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Tea Party Uncertain on 2012

Mark Wilson/Getty Images
When choosing among the Republican presidential candidates for 2012, tea partyers may ultimately opt for the candidate who seems most likely to win.

Time is running out for tea party leaders hoping to shake up the GOP presidential nominating process.

In less than two months, voters in Iowa and New Hampshire will start to make their choices, and establishment pressures seem increasingly likely to prevail.

Tea party rhetoric has dominated pre-primary jockeying, but conservative activists may decide to sacrifice ideological purity and settle for former Massachusetts Gov. Mitt Romney in hopes of nominating a candidate who could actually win.

“Political reality sets in for most people who genuinely want change,” said Brad Card, a lobbyist at Dutko Grayling who has already given more than $15,000 this cycle to Republican candidates, including Romney. “Mitt Romney is the one steady in the race — the one comfort blanket.”

The tea party at first seemed to be considering an anyone-but-Romney approach, with Rep. Michele Bachmann, Texas Gov. Rick Perry and businessman Herman Cain each generating enthusiasm from that crowd at different points this year.

The Tea Party Express invested roughly $500,000 in a pro-Perry ad campaign earlier this month. But Sal Russo, the Republican operative behind Tea Party Express, said his donors could rally around Romney. “The tea party people are far more committed to winning than they are to ideological purity — contrary to perception that the tea party is unrealistic,” he said.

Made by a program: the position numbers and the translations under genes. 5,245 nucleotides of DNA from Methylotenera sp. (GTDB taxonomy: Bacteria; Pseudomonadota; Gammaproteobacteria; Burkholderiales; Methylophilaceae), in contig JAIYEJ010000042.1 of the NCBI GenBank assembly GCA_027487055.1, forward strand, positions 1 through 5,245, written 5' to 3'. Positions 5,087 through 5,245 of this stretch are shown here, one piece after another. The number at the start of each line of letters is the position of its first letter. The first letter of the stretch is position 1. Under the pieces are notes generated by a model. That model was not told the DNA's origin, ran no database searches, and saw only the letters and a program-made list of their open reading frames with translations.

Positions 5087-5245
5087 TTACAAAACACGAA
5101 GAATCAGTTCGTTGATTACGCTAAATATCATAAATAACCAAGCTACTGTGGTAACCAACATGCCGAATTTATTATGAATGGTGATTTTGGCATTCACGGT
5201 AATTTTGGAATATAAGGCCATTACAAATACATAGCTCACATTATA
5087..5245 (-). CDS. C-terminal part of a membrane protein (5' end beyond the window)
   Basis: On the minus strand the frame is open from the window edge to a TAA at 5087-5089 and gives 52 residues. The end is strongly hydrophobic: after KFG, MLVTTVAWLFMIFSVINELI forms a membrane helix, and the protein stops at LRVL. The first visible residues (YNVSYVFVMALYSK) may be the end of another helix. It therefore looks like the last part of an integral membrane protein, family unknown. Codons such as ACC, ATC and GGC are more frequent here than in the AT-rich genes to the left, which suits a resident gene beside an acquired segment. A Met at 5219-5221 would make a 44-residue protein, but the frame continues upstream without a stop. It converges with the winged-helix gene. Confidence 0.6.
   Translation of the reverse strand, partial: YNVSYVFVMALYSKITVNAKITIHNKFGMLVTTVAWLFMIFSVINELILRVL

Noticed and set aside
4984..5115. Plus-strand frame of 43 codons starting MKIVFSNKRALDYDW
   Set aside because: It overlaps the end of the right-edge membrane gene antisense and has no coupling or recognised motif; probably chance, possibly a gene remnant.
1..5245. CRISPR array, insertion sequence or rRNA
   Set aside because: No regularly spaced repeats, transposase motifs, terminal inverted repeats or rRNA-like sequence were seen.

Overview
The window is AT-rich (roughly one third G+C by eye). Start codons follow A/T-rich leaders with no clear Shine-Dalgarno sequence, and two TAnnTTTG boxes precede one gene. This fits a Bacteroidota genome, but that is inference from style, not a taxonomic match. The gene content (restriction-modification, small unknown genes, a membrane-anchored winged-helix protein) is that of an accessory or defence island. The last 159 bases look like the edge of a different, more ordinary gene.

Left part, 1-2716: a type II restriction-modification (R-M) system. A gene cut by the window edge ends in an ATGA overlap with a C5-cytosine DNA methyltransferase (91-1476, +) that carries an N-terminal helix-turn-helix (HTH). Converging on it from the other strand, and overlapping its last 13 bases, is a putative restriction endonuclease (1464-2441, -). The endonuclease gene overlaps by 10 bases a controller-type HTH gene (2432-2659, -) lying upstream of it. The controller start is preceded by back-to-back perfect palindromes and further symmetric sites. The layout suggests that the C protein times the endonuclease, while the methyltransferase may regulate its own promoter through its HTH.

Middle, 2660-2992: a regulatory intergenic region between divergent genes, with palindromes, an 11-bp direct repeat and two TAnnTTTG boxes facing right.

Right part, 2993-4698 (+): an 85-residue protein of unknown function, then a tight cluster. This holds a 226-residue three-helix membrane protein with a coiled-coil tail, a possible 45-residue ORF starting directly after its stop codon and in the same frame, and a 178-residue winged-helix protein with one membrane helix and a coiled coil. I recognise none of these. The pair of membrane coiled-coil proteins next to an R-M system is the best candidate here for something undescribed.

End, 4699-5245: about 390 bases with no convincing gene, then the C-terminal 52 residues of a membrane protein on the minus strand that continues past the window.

While longtime political observers said the field is all but settled, many of the self-identified leaders of the tea party movement are determined to influence the party’s choice.

FreedomWorks, the conservative group led by former House Majority Leader Dick Armey (R-Texas), is leading an effort to get all the “anti-Romney candidates” to sign the Contract From America, a list of tea party priorities that nearly 70 sitting Members of Congress signed in the runup to the midterm elections.

The Washington-based organization, one of the most powerful claiming the tea party banner, has asked visitors to its
website to rate budget-cutting proposals. So far, nearly all 40,000 respondents have demanded the repeal of President Barack Obama’s health care law, which was based on the health care plan Romney signed as governor. Romney has said he would repeal Obama’s signature measure, but his rivals attack him by pointing out that he has not always been consistent on the issue of a federal health care mandate.

“If you want to say you’re a tea party presidential candidate, well, where do you stand on these things that are important to tea partyers?” said Dean Clancy, the legislative counsel and vice president of health policy at FreedomWorks.

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